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Many cellular components are transported using a combination of the actin- and microtubule-based transport systems. However, how these two systems work together to allow well-regulated transport is not clearly understood. We investigate this question in the Xenopus melanophore model system, where three motors, kinesin II, cytoplasmic dynein, and myosin V,(More)
Melanophores move pigment organelles (melanosomes) from the cell center to the periphery and vice-versa. These bidirectional movements require cytoplasmic microtubules and microfilaments and depend on the function of microtubule motors and a myosin. Earlier we found that melanosomes purified from Xenopus melanophores contain the plus end microtubule motor(More)
We present an overview of the research on intracellular transport in pigment cells, with emphasis on the most recent discoveries. Pigment cells of lower vertebrates have been traditionally used as a model for studies of intracellular transport mechanisms, because these cells transport pigment organelles to the center or to the periphery of the cell in a(More)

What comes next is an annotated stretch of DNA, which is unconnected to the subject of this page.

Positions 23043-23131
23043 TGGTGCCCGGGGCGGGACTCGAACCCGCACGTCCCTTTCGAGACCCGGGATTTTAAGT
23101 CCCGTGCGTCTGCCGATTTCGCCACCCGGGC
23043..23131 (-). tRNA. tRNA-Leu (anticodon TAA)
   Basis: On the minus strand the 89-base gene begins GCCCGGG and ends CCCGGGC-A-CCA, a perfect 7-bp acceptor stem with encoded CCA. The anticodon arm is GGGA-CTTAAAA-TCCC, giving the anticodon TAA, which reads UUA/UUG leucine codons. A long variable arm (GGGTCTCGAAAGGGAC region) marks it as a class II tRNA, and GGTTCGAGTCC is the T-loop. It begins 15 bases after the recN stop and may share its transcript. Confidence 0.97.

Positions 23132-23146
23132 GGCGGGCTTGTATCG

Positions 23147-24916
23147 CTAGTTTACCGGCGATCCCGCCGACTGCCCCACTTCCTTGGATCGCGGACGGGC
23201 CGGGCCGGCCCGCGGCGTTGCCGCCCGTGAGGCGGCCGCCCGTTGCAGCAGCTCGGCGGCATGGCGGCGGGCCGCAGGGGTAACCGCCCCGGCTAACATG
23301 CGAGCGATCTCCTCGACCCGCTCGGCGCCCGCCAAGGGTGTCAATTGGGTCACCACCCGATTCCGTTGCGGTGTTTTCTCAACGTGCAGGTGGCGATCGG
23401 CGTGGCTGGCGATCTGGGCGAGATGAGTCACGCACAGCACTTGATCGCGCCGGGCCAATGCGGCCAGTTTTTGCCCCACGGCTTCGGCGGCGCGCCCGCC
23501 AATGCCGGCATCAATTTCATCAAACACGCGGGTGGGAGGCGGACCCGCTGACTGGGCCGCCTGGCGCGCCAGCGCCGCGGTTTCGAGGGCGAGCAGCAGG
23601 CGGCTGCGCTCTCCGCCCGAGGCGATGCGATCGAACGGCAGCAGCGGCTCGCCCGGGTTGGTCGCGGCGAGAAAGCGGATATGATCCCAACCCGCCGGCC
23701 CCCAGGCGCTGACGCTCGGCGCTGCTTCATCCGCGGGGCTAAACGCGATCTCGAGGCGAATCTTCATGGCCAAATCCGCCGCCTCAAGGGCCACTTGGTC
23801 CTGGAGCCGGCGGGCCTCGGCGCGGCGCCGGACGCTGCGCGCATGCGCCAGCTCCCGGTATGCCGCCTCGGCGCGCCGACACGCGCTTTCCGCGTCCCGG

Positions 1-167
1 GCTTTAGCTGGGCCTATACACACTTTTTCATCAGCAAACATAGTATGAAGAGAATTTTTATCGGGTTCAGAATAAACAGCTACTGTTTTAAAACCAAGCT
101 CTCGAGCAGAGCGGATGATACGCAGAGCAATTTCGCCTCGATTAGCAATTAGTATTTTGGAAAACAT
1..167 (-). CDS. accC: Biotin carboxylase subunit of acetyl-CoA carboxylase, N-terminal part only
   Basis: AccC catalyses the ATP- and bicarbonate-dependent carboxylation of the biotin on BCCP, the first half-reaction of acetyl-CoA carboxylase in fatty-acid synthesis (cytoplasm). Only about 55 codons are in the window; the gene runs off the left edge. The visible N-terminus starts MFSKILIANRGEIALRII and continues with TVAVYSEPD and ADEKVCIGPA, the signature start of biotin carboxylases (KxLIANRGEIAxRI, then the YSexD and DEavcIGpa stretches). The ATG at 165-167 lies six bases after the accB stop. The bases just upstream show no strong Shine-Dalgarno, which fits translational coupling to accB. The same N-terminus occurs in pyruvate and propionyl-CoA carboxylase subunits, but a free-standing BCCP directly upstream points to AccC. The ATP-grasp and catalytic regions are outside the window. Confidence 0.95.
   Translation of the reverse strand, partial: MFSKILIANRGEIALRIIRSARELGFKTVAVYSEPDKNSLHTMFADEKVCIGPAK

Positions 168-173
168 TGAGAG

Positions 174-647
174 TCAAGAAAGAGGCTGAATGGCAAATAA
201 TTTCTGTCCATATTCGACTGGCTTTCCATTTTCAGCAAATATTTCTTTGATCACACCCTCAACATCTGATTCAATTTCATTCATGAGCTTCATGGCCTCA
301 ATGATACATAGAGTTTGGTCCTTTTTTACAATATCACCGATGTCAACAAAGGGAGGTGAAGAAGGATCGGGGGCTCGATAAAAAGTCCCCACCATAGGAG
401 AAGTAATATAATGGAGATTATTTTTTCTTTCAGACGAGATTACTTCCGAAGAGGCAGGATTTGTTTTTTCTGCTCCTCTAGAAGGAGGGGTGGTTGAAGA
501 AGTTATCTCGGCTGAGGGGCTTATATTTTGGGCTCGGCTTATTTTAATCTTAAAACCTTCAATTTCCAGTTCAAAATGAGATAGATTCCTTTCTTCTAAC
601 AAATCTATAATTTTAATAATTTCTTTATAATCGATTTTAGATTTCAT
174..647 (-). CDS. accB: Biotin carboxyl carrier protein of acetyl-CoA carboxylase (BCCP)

Motor proteins in the kinesin, dynein, and myosin superfamilies are tightly regulated to perform multiple functions in the cell requiring force generation. Although motor proteins within families are diverse in sequence and structure, there are general mechanisms by which they are regulated. We first discuss the regulation of the subset of kinesin family(More)
— The ability to generate discrete movement with distinct and stable time courses is important for interaction scenarios both between different robots and with human partners, for catching and interception tasks, and for timed action sequences. In dynamic environments, where trajectories are evolving on-line, this is not a trivial task. The dynamical(More)
Kernel-based algorithms such as support vector machines (SVMs) are state-of-the-art in machine learning for pattern recognition. This chapter introduces SVMs and describes a specific application to hydroacoustic signal classification. Long-range, passive-acoustic monitoring in the oceans is facilitated by propagation properties for underwater sound. In(More)
—Large-scale geophysical monitoring systems raise the need for real-time feature extraction and signal classification. We study support vector machine (SVM) classification of hydroacoustic signals recorded by the Comprehensive Nuclear-Test-Ban Treaty's verification network. Due to constraints in the early signal processing most samples have incomplete(More)
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